Omar Souleyman, “Shlon”
By Andy Beta · November 22, 2019

Back in 2013, Mark Gergis (the man responsible for introducing Syrian dabke singer Omar Souleyman to listeners beyond his village of 7,000) estimated that there were upwards of 550 releases from the man. While the compilations that Gergis put together for the Sublime Frequencies label introduced him to the west, Souleyman has continued to release material on an array of electronic labels ever since, most recently on Diplo’s Mad Decent. No matter the label, Souleyman’s style remains distinct, melding the celebratory and emotional folk music of his homeland with heavy electronic beats that transcend borders.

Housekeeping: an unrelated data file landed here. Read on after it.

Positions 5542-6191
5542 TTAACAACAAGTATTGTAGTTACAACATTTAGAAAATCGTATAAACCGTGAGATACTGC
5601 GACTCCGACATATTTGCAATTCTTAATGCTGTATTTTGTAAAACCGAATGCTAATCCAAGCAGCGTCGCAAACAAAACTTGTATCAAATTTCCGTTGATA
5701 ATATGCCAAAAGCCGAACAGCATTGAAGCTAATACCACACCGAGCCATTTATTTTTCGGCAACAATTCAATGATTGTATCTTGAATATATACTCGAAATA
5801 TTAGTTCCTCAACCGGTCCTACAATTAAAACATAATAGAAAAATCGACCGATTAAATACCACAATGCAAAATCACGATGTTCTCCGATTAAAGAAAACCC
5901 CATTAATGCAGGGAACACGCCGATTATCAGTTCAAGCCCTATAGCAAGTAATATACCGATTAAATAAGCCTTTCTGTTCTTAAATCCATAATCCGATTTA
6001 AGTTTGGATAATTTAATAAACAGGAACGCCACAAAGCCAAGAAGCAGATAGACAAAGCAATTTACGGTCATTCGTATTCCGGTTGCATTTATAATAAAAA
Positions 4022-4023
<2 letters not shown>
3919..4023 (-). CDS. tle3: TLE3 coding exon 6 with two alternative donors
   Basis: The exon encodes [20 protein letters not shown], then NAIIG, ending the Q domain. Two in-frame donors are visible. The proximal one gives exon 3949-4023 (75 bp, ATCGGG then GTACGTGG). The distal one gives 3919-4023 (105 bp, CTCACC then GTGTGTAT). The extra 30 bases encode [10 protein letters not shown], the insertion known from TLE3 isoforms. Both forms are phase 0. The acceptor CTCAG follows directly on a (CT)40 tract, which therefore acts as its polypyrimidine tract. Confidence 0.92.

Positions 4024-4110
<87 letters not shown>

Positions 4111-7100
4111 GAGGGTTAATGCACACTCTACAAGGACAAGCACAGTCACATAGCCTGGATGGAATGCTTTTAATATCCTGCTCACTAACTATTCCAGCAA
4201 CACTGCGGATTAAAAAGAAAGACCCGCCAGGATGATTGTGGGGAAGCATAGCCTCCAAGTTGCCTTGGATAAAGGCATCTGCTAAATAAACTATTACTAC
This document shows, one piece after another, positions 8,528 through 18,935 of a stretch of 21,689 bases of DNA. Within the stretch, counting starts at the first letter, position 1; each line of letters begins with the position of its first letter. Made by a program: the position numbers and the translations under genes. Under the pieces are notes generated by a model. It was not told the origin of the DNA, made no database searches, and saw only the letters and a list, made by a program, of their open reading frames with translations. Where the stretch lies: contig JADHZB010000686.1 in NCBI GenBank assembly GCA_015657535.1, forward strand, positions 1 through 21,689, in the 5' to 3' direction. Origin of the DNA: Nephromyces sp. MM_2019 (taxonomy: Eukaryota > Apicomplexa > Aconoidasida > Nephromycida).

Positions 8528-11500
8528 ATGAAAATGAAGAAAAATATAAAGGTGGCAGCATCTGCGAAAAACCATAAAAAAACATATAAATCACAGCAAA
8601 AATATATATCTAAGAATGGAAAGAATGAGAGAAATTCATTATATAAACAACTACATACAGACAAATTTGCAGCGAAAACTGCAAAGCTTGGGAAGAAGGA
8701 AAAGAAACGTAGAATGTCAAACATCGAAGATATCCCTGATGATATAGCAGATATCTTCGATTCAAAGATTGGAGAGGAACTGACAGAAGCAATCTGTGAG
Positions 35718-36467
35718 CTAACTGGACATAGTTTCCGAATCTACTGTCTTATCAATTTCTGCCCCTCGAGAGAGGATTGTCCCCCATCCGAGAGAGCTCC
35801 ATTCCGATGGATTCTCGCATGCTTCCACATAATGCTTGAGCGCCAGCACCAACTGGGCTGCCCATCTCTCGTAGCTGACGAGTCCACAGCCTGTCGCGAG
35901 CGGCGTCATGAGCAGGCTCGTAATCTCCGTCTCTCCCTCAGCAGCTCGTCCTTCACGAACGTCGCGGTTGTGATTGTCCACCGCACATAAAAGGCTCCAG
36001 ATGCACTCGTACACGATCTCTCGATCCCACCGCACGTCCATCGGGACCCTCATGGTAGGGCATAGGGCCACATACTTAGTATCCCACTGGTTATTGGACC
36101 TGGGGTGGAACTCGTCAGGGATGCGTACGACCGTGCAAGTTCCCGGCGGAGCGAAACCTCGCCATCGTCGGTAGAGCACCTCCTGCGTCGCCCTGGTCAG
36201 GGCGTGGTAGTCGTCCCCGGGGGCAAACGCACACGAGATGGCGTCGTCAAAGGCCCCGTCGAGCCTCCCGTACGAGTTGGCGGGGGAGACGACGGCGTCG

Shlon, his latest for the label, broadens his vision of dabke to include a variety of global influences, while keeping its traditional fundamentals intact. The snare rolls that punctuate the title track veer into trap territory, but Souleyman remains his gruff and stoic self at center stage. “Shi Tridin” and “Layle” boast both the keyboard stabs and heavy bass of an EDM festival crossover smash, coupled with a galloping traditional rhythm typical of hundreds of weddings he’s played in his home country. Perhaps the most intriguing aspect of Souleyman’s work—particularly with regards to Western listeners unfamiliar with Arabic—is how he conveys great emotional burden, even in the midst of such abundant joy. One needn’t comprehend Souleyman’s plaintive words on laments like “Mawwal” to translate their soul-stirring potential. Even several hundred releases in, his emotional magnetism is as strong as ever.

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